female character. The loss of power represents oppositional binaries.

In addition, songs character changes as well. Song's character has to manipulate Galliards

character in order show the desire of power that the east would want over the west. Song uses

eastern way to accomplish his lust for power. Like Gallimard, Song starts to develop his fantasy
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towards power by using appositional binaries. In act two scene seven, Song shows how his

behavior has changed "I'm an artist, Rene. You were my greatest . . . acting challenge." (49) In

other words, Song finally sees results by fooling Gallimard and making him believed that he is a

female. Song knows that he could do a lot of damage to Galliard this way. Songs behavior

change as he accomplishes his success to execute his plan as a spy but also to gain power over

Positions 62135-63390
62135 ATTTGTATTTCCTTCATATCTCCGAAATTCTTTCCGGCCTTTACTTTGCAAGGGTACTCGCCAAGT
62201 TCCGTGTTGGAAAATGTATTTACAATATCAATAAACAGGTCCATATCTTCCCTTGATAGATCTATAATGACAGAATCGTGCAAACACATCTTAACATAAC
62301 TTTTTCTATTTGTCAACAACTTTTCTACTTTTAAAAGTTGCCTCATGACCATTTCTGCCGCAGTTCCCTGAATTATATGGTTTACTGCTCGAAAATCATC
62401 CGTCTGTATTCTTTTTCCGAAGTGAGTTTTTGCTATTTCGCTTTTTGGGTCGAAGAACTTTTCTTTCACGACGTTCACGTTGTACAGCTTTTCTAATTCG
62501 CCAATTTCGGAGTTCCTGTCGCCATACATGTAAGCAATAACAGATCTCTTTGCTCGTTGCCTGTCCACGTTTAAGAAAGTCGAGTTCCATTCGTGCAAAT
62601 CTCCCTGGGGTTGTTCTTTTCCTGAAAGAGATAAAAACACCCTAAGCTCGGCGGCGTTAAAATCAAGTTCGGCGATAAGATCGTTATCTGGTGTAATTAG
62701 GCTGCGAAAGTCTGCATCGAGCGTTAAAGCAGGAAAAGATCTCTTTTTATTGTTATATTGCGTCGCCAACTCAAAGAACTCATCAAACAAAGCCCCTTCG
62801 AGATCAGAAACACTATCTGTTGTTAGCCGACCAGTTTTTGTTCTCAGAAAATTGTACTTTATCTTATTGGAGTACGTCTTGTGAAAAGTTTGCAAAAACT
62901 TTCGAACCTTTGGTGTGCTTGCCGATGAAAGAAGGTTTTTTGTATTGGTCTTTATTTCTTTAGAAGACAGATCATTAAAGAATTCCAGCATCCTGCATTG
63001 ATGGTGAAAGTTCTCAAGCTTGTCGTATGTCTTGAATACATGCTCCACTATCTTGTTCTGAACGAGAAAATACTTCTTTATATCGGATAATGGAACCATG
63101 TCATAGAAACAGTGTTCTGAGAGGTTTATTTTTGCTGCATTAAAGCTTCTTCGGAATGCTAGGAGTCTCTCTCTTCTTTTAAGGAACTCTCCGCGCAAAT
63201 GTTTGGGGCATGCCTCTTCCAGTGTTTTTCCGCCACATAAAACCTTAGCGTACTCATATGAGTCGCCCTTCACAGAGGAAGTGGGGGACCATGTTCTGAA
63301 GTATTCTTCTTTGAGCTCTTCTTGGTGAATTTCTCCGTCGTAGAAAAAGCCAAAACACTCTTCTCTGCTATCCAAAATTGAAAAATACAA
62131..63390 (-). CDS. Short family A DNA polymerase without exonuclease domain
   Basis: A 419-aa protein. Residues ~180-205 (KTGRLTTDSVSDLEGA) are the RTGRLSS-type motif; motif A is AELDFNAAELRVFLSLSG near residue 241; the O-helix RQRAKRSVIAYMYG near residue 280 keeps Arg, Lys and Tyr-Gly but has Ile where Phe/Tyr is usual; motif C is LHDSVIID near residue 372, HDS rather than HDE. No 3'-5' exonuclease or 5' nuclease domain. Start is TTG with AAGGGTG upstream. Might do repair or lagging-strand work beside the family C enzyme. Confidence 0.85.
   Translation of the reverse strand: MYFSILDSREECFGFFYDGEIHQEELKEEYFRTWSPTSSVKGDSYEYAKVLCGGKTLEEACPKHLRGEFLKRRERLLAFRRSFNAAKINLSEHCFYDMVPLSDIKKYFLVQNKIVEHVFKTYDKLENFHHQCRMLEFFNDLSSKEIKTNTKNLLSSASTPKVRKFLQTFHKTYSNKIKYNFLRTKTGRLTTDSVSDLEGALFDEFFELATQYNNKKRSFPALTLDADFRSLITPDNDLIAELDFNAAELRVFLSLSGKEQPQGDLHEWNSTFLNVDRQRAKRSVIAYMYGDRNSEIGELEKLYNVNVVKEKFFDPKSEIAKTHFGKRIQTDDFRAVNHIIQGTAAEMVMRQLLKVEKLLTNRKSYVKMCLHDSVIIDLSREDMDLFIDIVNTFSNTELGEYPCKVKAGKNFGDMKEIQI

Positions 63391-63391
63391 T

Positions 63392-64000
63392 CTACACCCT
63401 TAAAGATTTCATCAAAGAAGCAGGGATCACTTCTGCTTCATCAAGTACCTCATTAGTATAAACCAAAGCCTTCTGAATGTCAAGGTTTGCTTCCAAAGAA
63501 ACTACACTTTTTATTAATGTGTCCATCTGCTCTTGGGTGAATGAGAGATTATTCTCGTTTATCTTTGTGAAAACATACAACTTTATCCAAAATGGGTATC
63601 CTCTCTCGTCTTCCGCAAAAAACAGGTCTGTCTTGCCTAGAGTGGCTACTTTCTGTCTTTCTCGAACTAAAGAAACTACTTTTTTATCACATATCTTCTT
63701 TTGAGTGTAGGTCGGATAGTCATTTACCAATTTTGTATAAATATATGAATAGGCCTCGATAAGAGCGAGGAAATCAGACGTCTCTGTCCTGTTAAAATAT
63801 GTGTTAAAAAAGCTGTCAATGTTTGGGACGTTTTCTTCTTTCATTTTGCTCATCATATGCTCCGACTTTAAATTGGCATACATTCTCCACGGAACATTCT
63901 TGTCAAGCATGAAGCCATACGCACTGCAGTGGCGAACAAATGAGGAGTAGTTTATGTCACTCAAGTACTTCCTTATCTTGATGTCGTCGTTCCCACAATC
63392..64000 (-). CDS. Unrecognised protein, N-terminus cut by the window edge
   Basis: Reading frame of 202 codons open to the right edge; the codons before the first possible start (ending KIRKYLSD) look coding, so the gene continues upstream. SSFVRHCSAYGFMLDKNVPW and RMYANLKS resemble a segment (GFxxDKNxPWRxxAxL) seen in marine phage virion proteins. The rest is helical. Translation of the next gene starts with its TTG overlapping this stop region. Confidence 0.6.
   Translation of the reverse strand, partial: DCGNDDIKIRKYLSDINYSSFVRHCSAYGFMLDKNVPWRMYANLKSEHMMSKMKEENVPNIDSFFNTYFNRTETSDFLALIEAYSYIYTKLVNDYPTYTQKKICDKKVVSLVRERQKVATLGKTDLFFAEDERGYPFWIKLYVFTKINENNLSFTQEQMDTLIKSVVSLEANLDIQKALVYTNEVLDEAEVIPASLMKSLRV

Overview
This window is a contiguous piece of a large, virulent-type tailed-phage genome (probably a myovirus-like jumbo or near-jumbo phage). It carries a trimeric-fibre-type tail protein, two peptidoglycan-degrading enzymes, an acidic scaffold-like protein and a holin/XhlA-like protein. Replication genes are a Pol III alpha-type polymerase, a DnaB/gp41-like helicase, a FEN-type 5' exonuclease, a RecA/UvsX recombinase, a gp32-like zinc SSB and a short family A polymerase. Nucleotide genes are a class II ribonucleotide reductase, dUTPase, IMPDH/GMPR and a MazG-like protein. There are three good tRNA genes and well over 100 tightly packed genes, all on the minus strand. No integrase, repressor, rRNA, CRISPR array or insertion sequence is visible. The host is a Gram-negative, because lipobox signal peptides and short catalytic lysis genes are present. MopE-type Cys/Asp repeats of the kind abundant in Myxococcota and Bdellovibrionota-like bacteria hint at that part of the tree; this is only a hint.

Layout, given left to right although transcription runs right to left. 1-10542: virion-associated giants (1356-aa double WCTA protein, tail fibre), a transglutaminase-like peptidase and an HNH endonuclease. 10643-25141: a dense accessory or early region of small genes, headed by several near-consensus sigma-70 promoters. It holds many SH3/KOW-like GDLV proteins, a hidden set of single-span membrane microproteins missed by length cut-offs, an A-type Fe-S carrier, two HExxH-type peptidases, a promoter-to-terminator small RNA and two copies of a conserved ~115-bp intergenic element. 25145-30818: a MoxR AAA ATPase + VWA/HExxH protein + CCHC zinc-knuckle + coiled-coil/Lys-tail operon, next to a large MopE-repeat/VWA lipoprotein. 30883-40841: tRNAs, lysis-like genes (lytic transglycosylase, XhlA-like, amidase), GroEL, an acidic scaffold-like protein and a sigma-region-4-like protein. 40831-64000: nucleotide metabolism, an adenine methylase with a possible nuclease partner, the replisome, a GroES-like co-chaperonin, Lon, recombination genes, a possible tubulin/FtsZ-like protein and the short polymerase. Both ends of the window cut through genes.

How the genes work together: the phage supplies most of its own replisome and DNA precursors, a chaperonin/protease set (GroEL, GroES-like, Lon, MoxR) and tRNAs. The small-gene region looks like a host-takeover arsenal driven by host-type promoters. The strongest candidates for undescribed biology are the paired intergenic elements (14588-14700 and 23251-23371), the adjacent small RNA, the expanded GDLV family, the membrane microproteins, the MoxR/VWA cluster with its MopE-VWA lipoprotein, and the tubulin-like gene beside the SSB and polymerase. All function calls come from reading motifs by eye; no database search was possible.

Some scholars might argue that the characters were not looking to gain power, but they

were promoting homosexuality between these characters. On the article "Bisexual Identity in

Literature." Mann, Barry states that "in the years of 1960, there were more people freely writing

about lesbian and gay literature, this opened the door for writers to make stories that allow

homosexuality" (Mann 1). Even though, these character sleep together there is a desire to want

power as their way to represent east versus west because in act three scene three Gallimard says

"I have a vision. Of the Orient. That's deep within its almond eyes; they are still

women. Women who are willing to sacrifice themselves for the love of a man. Even a

men whose love is completely without worth."(68)

Gallimard states he fell in love with the female side of Song, not the male side. He sees himself